|Acting Health Commissioner Dr. Jeffrey Howard (left) and|
Cabinet for Health and Family Services spokesman Doug Hogan
talked about the hepatitis A outbreak in a Facebook Live event.
Kentucky Health News
"I don't think there is a necessity to panic, but people do need to be aware that there is an outbreak going on in the state and take appropriate precautions," Dr. Jeffrey Howard, acting commissioner of the Department for Public Health, said during a May 24 Facebook Live event.
Howard offered these suggestions to protect yourself from the disease, which is typically caused by ingesting food or drink that is contaminated with fecal matter: avoid hand-to-mouth contact, get vaccinated and wash your hands with soap and water.
"The most important thing that someone can do in the state of Kentucky right now is wash your hands appropriately," Howard said, which he said means washing your hands with soap and water for at least 20 seconds and then drying them off.
He added, "Hand gels are not an alternative. They do not kill hepatitis A."
Howard also advised anyone living in Boyd, Bullitt, Carter, Greenup, Hardin, Jefferson, McCracken, Meade, Montgomery and Warren counties, where outbreaks have been identified, to get vaccinated. Immunization requires two vaccines, six months apart.
McCracken, Meade, Montgomery and Warren counties are new to the list this week. Each of these counties have had four or more cases reported, according to the health department.
Howard announced that the department will provide each of the local departments in the 10 counties with money to buy an additional 1,000 doses of the vaccine, a total of 10,000 doses.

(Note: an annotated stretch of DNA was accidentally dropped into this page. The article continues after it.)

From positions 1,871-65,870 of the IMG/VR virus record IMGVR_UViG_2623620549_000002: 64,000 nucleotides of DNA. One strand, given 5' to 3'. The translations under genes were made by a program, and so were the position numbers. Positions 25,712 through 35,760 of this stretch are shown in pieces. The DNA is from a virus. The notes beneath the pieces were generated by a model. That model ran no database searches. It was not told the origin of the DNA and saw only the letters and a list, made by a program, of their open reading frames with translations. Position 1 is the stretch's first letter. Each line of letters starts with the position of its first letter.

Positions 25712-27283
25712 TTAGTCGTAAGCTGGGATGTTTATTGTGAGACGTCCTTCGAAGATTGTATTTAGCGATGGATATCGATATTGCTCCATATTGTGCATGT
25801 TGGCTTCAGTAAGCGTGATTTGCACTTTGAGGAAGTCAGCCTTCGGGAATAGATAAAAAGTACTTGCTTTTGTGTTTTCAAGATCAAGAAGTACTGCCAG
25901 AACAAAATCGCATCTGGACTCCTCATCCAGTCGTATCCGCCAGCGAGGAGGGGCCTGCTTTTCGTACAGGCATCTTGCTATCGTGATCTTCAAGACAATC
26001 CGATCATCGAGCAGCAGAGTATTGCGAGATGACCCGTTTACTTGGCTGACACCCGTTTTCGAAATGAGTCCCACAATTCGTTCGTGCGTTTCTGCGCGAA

He urged vaccination for anyone at high risk for getting the disease: people who use illegal drugs, are homeless or have unstable housing; men who have sex with men; people recently in jail or prison; and people with underlying liver disease.
Howard also advised anyone who works with any of these high-risk populations to get vaccinated, including health care workers, church or ministry workers and volunteers.
To the concerns of some about whether they should eat out or not, Howard said, "We've had zero cases related to a food worker," and the virus in this outbreak is spreading "via contaminated environments," at least for now. The department's website says the increase in cases have primarily been among the homeless and drug users.
Howard added that Kentucky hasn't singled out food workers to get vaccinated, as West Virginia has, because the state's recommendation is for everyone in an outbreak area get vaccinated, which includes food workers.
He encouraged people with insurance to go to their health-care provider or a local pharmacist to get vaccinated, and for those without insurance or in one of the high-risk categories to go to their local health department.
The most common symptoms of hepatitis A are fatigue, low-grade fever, loss of appetite, joint pain, sudden nausea and vomiting, yellow eyes or skin, abdominal pain, pale stools and dark urine. A person with the virus is contagious for up to two weeks before showing symptoms and one week after. Symptoms usually last less than two months, but 10 percent to 15 percent of victims remain sick for up to six months.
Howard noted that hepatitis A is "a very rare disease," and that the state normally only has about 20 cases a year. He added that the U.S. Centers for Disease Control and Prevention is working to figure out why this outbreak is occurring across the country.